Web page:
• To change the aggregate function you need to add the parameter, i.e. aggfunc=‘sum’
  • To get a different perspective: replace index with columns
df.pivot_table(index=['transaction_type'], values=['amount'], aggfunc=['sum','mean'])
summean
amountamount
transaction_type
deposit1.794246e+06547.694277
transfer1.843336e+06548.611931
withdrawal1.785630e+06547.067914

Customer Insights:

Group by ‘gender’ and ‘location’, and calculate the average account balance (sum of ‘amount’ column) and transaction frequency (count of transactions) for each group. Output the results as a new dataframe.

The agg() method gives us a really nice API to work with. We not only can use multiple aggregate functions, but Pandas allows us to choose and name the column.

# create group object
group = df.groupby(['gender','location'])
 
# get the total and average of the group
group.agg(
     amount_sum=pd.NamedAgg(column="amount", aggfunc="sum"),
     amount_count=pd.NamedAgg(column="amount", aggfunc="count")
)
amount_sumamount_count
genderlocation
femalerural1.447087e+062620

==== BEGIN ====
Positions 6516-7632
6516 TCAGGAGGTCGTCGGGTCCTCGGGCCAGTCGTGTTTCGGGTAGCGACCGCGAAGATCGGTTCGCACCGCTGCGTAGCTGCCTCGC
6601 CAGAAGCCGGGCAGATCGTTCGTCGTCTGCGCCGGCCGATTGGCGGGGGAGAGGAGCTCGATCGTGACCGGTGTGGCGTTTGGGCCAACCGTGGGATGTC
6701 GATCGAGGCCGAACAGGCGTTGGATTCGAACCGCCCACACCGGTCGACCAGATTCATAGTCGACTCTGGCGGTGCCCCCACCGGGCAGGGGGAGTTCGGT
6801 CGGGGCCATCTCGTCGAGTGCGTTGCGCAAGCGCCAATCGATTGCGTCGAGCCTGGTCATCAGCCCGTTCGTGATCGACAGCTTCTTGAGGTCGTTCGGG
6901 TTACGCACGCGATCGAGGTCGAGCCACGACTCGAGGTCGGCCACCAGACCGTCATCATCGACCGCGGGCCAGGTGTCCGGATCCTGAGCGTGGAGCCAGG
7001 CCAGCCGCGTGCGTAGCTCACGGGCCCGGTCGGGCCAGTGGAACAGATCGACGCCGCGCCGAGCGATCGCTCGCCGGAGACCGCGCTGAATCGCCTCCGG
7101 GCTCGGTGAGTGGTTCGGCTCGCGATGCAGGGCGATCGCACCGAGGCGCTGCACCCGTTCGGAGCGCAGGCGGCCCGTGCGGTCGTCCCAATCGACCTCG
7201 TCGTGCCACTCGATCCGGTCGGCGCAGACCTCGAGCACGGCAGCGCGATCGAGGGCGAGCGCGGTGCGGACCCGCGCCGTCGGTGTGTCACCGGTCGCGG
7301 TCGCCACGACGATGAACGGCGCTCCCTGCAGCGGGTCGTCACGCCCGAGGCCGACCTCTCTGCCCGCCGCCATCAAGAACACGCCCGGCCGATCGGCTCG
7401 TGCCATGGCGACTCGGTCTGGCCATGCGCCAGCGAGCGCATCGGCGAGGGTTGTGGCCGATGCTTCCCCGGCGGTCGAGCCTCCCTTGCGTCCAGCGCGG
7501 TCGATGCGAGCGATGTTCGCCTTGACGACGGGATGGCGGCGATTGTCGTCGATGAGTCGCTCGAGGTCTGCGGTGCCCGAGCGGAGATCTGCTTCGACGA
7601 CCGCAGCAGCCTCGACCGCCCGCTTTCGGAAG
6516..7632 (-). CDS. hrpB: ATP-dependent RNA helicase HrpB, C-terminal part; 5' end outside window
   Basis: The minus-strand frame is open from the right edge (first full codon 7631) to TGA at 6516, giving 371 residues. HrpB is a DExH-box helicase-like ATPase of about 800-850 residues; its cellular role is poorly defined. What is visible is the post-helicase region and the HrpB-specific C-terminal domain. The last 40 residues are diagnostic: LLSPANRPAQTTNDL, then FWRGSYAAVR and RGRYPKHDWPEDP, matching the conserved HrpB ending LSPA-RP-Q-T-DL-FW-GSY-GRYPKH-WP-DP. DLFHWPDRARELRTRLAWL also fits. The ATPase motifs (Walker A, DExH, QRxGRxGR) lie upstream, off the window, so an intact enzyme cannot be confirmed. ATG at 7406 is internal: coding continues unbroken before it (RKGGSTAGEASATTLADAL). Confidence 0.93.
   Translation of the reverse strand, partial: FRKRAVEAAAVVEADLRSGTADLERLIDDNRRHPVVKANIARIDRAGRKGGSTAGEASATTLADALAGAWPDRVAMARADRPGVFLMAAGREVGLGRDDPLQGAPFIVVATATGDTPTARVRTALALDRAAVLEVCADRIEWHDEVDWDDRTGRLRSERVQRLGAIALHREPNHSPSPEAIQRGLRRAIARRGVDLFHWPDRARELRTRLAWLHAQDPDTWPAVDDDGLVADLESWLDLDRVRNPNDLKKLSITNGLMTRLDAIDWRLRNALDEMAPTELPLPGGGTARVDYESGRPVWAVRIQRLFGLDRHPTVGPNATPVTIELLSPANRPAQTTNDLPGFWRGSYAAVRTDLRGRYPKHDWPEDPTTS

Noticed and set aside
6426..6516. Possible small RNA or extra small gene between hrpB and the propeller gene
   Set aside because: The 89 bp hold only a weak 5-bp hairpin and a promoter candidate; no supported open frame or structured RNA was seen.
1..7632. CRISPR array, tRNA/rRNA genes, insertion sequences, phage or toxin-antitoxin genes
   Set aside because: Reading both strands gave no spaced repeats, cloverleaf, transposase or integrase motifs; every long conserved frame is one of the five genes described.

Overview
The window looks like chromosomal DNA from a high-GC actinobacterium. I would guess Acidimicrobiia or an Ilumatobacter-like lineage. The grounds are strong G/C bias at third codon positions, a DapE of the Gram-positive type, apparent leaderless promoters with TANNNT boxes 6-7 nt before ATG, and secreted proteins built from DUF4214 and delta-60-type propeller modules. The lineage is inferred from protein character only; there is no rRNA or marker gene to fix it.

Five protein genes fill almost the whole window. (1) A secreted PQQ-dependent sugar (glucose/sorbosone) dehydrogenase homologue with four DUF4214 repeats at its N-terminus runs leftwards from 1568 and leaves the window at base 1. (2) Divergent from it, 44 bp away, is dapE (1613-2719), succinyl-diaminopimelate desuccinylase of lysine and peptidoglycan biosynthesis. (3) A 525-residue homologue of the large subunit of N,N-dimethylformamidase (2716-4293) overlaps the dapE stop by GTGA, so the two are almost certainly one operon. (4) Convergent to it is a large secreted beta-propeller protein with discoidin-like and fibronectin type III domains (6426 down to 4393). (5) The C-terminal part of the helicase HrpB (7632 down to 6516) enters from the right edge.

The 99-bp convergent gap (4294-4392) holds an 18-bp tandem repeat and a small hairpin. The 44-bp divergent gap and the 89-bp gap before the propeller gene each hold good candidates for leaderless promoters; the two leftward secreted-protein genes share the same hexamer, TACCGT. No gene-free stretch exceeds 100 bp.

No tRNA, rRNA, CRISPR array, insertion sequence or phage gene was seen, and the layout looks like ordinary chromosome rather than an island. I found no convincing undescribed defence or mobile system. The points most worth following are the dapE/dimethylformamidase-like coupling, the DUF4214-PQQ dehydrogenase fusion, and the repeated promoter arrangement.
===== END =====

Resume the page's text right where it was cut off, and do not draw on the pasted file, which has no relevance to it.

urban1.280509e+062298
malerural1.312961e+062419
urban1.382655e+062563

Summary

In this tutorial, you have completed three tasks and learned valuable skills along the way. You unified data by combining multiple files into a single DataFrame, categorized transactions to calculate totals and averages, and gained customer insights by grouping data by gender and location. Through these tasks, you have learned how to work with Pandas, including saving and loading data, checking and converting data types, merging DataFrames, using pivot tables, and grouping data to calculate aggregate values.

Key Takeaways

Here are the important skills you learned in this tutorial:

  • How to create DataFrames from dictionaries and save them to CSV and Excel files
  • How to read CSV and Excel files into DataFrames
  • How to check the data types of a DataFrame’s columns
  • How to convert data types (e.g., converting a column to datetime format)
  • How to merge DataFrames based on a common column (e.g., customer_id)
  • How to use pivot tables to calculate aggregate values (e.g., sum and mean) for transaction categories
  • How to group data by multiple columns (e.g., gender and location) and calculate aggregate values (e.g., sum and mean) for each group.